When I recently came home from being out of state for a week, I was bowled over by the extremely stale, doggy odor that greeted me as I walked into the house. It sure didn’t smell like that when I left.
Or did it?
I still don’t know the answer. Was the house always this doggy, with me living in blissful ignorance because I was used to it? Or did it just get rank when I was gone because no one changed Jake’s bedding or toweled off very well after his swims at a nearby pond?
I suspect it’s the acclimated-nose theory, because after a couple of days of being home, everything smelled much better. And it wasn’t because of any clearning — I didn’t even have a breather to change Jake’s bedding.
I wish I knew for sure. Science and enginteering have given us smoke detectors and carbon monoxide detectors. What about dog-stink detectors? What a handy device that would be. If it registers more than a certain number of parts per billion of dog aroma, an alarm goes off. That’s when owners open windows, spray things in the air, light the incense, wash the dog.
We can send a man to the moon (OK, that was a long time ago, but I can’t come up with a better example of “wow” technology at the moment), but we can’t measure whether our homes announce in an olfactory way, “Hey! I’ve got a dog!” the moment a guest crosses the threshold? Some engineering grad student might want to figure that one out.
Meanwhile, there’s the age-old method of detection: asking friends and family. Actually, just asking friends, because household members are likely to be similarly immune. I’m doing that, and so far, everyone has been very polite. “Oh, I can’t smell anything. Remember, I’ve got a dog, too.” Recently, one nice couple pulled out a couple of incense sticks when I asked them the question. That’s like handing someone deodorant. Hint taken.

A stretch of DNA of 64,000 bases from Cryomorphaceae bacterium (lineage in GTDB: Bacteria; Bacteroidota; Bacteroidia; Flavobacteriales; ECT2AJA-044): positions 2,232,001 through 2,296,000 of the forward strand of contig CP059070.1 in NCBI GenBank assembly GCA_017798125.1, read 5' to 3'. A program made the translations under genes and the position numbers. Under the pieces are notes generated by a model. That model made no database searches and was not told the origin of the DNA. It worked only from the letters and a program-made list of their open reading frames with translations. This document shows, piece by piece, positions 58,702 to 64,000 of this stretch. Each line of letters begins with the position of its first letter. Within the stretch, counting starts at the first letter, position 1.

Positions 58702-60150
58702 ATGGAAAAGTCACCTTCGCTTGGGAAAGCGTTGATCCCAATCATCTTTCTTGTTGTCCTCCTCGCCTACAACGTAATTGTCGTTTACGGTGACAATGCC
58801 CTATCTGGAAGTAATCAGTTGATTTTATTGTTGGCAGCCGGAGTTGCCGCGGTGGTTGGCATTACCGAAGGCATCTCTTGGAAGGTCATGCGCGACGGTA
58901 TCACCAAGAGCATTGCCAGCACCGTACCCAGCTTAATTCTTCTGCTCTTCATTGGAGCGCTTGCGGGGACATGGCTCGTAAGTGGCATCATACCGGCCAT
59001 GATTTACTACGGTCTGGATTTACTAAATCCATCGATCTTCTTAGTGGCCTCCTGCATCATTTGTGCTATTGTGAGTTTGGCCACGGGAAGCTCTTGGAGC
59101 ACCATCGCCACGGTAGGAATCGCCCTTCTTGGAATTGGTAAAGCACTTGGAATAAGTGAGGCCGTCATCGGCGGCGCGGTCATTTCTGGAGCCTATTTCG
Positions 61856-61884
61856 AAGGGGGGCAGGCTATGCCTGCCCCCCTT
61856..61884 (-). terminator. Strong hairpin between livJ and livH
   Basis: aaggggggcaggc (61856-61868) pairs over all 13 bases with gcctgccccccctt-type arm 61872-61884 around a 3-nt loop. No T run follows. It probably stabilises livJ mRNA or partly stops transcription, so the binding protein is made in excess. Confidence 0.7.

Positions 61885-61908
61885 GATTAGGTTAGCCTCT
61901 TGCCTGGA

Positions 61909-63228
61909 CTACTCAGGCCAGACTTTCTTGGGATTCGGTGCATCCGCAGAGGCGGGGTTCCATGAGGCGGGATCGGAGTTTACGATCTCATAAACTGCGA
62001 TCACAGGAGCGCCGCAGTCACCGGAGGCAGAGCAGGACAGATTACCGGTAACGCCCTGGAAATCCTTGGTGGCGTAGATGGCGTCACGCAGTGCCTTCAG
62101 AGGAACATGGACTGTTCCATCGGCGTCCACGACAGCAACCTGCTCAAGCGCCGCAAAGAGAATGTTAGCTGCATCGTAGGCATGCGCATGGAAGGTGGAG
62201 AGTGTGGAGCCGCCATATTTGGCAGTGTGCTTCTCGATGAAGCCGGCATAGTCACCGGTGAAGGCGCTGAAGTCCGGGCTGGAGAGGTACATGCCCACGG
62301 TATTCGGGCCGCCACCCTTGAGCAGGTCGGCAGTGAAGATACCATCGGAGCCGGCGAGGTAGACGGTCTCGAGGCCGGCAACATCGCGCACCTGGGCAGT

We’re having company this weekend — people who have never been in our house before. The windows are open, Jake’s getting a bath tomorrow, and I’ve got my bottle of fragrance-free Nose Offense spray ready to go. I’ll be spritzing around before everyone arrives, hoping that it neutralizes any remaining stink molecules. And forget the barbecue. That won’t cover up anything. I’ll be making a garlic-intensive meal that night. Some people plan meals around what’s available seasonally. I plan meals around how much my dog stinks about the house.
If our guests can still smell Jake through all that, they’ve got to be part dog — and if that’s the case, they won’t mind at all.
But now it’s your turn. Do you think or know if your house smells doggy? Do you suspect it does, but don’t know how to get a handle on the whole stinkin’ truth? How can you really tell, short of going on vacation, which acts for the nose as a between-meal sorbet acts for the tastebuds. Let’s share wisdoms, tales, and remedies!
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